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Hey Group,

 

I am excited to announce my next project - a fully framed build of the French Frigate La Renommee in classic 1/48 scale.  After a couple of false starts (Le Gros Ventre in 1/36th and a 74 in 1/48 - I have deleted those logs) I have fallen in love with this ship.  This will be a 6500 hour plus build as I intend to mast and fully rig her.  

 

I have spent several years amassing the amount of tools necessary not to mention building out a workshop to handle a project of this degree.  The reason I chose her over Le Gros Ventre and the 74 (I love both of these ships) is she embodies the best elements of French Naval architecture (extreme tumblehome, elegant sculptures, inner oblique planking and racy lines) and is scalable for a first fully framed build.   Boudriot's Monograph of La Renommee landed last week (it took less than a week from when I placed the order from France to arrive at my door) and its spectacular.  The figurehead and stern is intimidating and right now I am by no means a "carver".  But this is a skill I want to master - and done right, in my opinion La Renommee's sculptures are some of the most beautiful in all of naval architecture.  

 

For reference I have volumes 1-3 of Boudriots 74 Gun Ship Series and David A's The Fully Framed Ship Series for "how to" techniques.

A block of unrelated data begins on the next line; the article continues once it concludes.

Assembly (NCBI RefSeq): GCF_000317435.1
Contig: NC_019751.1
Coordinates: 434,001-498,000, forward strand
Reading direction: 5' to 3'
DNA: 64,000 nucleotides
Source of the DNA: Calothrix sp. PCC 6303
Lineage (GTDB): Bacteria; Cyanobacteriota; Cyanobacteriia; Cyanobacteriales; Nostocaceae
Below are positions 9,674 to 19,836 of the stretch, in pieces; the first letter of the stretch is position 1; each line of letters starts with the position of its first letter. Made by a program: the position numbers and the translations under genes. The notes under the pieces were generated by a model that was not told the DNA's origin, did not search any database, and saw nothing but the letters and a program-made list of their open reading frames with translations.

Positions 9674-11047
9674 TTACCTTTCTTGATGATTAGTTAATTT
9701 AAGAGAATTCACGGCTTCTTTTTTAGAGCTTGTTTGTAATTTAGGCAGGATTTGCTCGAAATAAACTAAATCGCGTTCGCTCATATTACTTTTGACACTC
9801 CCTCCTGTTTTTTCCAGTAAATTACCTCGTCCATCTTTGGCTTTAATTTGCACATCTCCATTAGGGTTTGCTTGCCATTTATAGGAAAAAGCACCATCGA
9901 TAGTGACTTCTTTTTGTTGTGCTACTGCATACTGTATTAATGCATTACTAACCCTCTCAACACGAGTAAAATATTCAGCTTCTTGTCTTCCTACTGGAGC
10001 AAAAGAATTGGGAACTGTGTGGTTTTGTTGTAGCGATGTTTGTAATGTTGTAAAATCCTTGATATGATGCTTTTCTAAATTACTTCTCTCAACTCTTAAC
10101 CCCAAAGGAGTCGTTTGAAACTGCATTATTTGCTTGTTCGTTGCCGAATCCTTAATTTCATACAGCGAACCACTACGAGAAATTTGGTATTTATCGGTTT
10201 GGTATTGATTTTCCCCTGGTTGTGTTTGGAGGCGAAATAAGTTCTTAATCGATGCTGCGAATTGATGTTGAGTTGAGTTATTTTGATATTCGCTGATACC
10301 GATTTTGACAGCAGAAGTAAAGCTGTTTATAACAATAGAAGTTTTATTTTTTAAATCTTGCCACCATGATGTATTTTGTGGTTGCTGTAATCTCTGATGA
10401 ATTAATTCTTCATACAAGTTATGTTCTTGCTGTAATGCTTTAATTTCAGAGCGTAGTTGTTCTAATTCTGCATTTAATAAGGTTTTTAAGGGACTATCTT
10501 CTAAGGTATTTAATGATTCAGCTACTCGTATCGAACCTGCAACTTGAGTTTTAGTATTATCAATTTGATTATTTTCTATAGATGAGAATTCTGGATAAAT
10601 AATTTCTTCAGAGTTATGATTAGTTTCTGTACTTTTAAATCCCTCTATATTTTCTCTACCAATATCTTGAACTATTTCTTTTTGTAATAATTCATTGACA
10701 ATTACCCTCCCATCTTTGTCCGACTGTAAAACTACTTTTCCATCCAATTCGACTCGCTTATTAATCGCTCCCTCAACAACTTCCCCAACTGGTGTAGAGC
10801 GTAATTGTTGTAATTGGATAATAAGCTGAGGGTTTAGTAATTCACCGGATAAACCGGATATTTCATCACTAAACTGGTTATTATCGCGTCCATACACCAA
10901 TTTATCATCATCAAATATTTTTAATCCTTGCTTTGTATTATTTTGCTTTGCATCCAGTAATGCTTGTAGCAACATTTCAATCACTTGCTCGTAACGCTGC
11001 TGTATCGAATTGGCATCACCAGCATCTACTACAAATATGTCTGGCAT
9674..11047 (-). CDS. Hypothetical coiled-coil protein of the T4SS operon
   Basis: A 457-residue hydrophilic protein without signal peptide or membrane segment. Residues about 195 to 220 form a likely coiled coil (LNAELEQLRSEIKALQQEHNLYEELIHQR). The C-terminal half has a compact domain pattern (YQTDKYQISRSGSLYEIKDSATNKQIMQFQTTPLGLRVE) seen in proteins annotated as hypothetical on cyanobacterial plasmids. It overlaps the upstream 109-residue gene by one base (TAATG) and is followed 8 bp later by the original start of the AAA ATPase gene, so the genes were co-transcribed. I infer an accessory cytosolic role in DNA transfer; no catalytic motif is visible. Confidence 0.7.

My goal is to build the construction board/site and begin work on the keel by year end.  Stay tuned....

La Renommee.JPG

Resources.JPG

New Project 3.JPG

Edited by ChrisLBren
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Hi Chris - 

 

Looking forward to following your progress from the beginning.  With such an ambitious building timeline it should be quite the project.  

 

One small word of caution - as much as I respect the work and scholarship of M. Budriot, I have found some significant issues when working with his monographs.  He has a tendency to re-use his drawings from the 74-gun ship project for designs of smaller ships by simply reducing them in size, without taking into account the fact that humans cannot be similarly reduced.  So check headroom clearances, ladder riser heights, and similar details before incorporating them into your model.

 

Best of succcess.

 

Dan 

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Thanks everyone for your comments and encouragement.  I have just sourced some beautiful Gabon Ebony to accent the Pear I bought from France earlier this year (I am fully aware of how tough it is to work with and its toxicity - nothing replicates its appearance though).  I really want to push the envelope and challenge myself with this build.  

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Ebony is not harder to work with today's tools, than can be boxwood.

Ebony is toxic because the dust is so fine and the finer the dust the deeper it will go in the lungs.

Every kind of wood can be toxic but if you wear a mask, you can solve most of the problem

and as you say: nothing looks and feels like ebony.

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Hi Chris,

 

Glad you have finally fixed your mind on the next build.

 

The Renommee is a beautiful ship in my opinion, but a difficult one to model - I’m sure she will give you lots of challenges and excitement.

 

Ebony has its own charms, it also has its own issues, your choice if you want to battle with it.

 

I will look forward to watching your build as you progress, love what you are doing and don’t try to rush man - that’s the mantra I’m trying to follow ( hell - I’ve built two models so far of the same ship and I’m still trying to get to the halfway point LOL )

 

ben